There are few things as sinfully delicious and the rich, fatty marrow that only comes from slow roasting beef bones.
In recent years, chefs have brought back an ancient practice, serving roasted beef marrow as an appetizer.
The smooth, creamy, slightly nutty textures and flavors are hard to dislike, a sort of poor man’s foie gras, unless you look into the calorie content. Marrow is mostly fat (to learn more about marrow and bones, read my article Mythbusting: Does The Bone Make The Meat Better?) so it helps to think of it like butter or bacon. Not diet food. But if you want a treat, ask your butcher for some beef marrow bones. You can ask for pieces cut from the middle of the femur about 4 to 8″ (10.2 to 30.3 cm) long, or just ask for the whole bone. Have your butcher use a bandsaw to cut them lengthwise, like cutting open a baguette or a baked potato.
For a really decadent treat, mix roasted bone marrow in with mashed potatoes. For more recipes, get this fun book: Bones: Recipes, History, and Lore by Jennifer McLagan.
Maître d’Hôtel Butter. Lightly salt the marrow, but skip the breadcrumbs. Roast the marrow in the indirect zone of your grill or smoker at 325F. Let it cool and scoop it into a bowl. Mix it with an equal amount of butter, your favorite herbs, perhaps some lemon zest and a squeeze of lemon juice, squish it all together, lay it on waxed paper, roll it into a log and chill. You now have a variation on the classic Maître d’Hôtel Butter. Next time you serve a steak, a filet of fish, a pork chop, or whatever, place a slice on top.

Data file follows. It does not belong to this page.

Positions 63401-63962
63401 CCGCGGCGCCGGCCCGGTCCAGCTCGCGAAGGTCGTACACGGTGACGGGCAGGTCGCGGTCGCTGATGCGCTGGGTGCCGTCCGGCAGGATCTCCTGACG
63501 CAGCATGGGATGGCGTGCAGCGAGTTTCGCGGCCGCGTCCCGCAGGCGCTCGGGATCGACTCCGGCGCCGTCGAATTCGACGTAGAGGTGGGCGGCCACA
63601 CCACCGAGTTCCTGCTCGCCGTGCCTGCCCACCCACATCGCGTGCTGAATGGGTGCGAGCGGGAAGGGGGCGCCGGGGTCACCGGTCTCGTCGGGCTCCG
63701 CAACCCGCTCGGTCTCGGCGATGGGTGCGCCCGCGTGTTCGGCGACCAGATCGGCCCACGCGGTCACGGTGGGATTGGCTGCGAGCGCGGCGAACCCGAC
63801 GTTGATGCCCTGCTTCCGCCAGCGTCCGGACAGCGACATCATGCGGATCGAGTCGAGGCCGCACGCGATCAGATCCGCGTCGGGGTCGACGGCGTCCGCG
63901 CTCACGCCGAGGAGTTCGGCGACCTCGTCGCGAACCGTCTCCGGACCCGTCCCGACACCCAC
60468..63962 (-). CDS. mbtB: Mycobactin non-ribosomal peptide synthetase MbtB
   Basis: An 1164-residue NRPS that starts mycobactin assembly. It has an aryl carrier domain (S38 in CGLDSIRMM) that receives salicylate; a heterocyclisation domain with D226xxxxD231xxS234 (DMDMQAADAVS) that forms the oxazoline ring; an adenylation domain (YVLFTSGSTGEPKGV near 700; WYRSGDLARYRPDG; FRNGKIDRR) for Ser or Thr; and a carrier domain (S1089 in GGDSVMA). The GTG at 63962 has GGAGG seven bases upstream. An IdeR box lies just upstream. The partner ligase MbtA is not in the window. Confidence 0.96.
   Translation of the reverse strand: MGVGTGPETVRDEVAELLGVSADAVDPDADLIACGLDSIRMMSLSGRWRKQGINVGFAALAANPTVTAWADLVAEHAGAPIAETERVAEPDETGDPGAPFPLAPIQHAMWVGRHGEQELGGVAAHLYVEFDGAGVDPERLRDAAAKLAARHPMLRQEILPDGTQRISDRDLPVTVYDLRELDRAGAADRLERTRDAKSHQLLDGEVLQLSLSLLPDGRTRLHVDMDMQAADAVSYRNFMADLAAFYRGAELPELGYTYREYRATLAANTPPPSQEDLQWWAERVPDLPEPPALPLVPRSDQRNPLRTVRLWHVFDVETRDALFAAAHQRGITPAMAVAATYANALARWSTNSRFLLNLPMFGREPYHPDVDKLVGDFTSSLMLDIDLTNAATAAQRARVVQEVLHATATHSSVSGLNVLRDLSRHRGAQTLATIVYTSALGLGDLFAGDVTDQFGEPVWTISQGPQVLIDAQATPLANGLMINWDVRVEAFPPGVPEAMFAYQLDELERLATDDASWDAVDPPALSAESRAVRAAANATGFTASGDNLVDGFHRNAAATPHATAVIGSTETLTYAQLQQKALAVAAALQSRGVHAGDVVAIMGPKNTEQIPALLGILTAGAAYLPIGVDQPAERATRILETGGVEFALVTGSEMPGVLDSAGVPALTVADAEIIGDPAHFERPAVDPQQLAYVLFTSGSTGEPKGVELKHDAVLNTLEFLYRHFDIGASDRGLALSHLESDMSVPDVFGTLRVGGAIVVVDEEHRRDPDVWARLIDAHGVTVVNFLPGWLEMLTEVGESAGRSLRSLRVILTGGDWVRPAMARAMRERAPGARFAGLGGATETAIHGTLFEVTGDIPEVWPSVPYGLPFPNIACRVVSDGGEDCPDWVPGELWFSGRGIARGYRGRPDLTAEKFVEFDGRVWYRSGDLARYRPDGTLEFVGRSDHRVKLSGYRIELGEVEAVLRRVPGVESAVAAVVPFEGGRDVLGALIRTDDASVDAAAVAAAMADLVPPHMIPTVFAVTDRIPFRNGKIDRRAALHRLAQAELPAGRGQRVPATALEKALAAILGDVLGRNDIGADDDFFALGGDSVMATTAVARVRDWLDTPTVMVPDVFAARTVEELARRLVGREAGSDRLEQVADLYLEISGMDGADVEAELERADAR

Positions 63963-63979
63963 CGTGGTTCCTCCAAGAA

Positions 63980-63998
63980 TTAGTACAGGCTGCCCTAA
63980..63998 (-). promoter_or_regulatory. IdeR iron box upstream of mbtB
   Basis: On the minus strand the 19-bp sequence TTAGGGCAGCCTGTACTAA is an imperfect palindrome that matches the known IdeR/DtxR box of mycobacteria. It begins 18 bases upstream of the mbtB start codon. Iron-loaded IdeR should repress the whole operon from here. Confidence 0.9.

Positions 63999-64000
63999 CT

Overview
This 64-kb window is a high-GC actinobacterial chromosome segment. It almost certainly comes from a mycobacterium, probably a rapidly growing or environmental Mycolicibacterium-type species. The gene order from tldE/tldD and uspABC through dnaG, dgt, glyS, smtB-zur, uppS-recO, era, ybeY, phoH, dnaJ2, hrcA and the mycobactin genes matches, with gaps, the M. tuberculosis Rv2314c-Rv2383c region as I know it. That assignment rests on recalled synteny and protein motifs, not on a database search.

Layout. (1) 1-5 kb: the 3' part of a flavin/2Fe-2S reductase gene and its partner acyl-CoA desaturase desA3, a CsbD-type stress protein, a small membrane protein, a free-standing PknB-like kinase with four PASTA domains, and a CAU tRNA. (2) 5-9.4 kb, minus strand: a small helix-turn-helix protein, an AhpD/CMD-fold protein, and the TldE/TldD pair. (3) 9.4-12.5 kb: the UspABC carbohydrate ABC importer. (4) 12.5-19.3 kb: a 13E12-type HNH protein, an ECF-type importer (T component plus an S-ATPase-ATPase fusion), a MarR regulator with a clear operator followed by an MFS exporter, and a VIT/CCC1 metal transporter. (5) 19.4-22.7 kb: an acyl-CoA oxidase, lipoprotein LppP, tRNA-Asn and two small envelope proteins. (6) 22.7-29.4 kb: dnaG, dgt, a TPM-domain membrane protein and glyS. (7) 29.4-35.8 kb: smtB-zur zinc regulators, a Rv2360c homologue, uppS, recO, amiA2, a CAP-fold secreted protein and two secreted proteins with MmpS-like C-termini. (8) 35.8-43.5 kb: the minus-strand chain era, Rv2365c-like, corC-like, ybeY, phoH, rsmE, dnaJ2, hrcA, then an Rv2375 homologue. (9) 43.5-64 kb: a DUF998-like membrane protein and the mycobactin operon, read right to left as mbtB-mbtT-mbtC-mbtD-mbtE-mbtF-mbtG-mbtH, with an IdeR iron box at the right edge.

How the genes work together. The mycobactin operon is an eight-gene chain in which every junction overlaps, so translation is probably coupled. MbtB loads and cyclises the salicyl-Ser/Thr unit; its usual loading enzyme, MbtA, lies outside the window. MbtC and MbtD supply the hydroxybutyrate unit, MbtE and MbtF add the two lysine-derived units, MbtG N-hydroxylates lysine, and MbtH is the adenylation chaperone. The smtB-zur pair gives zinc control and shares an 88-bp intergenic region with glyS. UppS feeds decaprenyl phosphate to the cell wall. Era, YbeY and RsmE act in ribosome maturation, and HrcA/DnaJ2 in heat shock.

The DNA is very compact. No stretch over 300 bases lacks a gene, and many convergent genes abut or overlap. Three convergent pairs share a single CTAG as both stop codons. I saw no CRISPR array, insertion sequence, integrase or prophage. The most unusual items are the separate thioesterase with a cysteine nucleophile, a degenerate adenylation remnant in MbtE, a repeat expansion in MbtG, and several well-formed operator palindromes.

- 2 beef marrow bones 8 inches (20.3 cm) each
- 1/2 teaspoon cooking oil
- 4 tablespoons seasoned bread crumbs
- 1 fresh baguette about 8" (20.3 cm) long
These recipes were created in US Customary measurements and the conversion to metric is being done by calculations. They should be accurate, but it is possible there could be an error. If you find one, please let us know in the comments at the bottom of the page
- Prep. Rinse the bones to get off any bone dust and splinters. There may be meat and fat on the outside of the bone. You can scrape it off if you wish, but I usually leave it on in case I want to gnaw on the bone afterwards. When you are ready to cook, paint the cut side with oil and sprinkle on some seasoned bread crumbs. If I have fresh herbs, I use them.
- Fire up. Preheat the grill in a 2-zone configuration and get the indirect zone up to 325°F (162.8°C).
- Roast. Place the bones in a baking pan or cookie sheet lined with foil so drippings don't make a mess of your grill or cause a major flare-up. Roast them in the indirect zone for about 30 minutes until the marrow is 150°F (65.6°C) and like jello.
- Toast. Cut the baguette on the bias into 1/4-inch (6.4 mm) slices. While the bones are roasting, toast the baguette slices on the direct heat side of the grill. They'll brown quickly so keep a close eye on them and don't let them burn.
- Serve. When the bones are done, give them a squeeze of lemon juice and spread the marrow on the toast. Now you know why Western settlers called marrow "prairie butter". An alternative: Try topping the marrow with chimichurri sauce. The brightness of the acidity is a perfect marriage.
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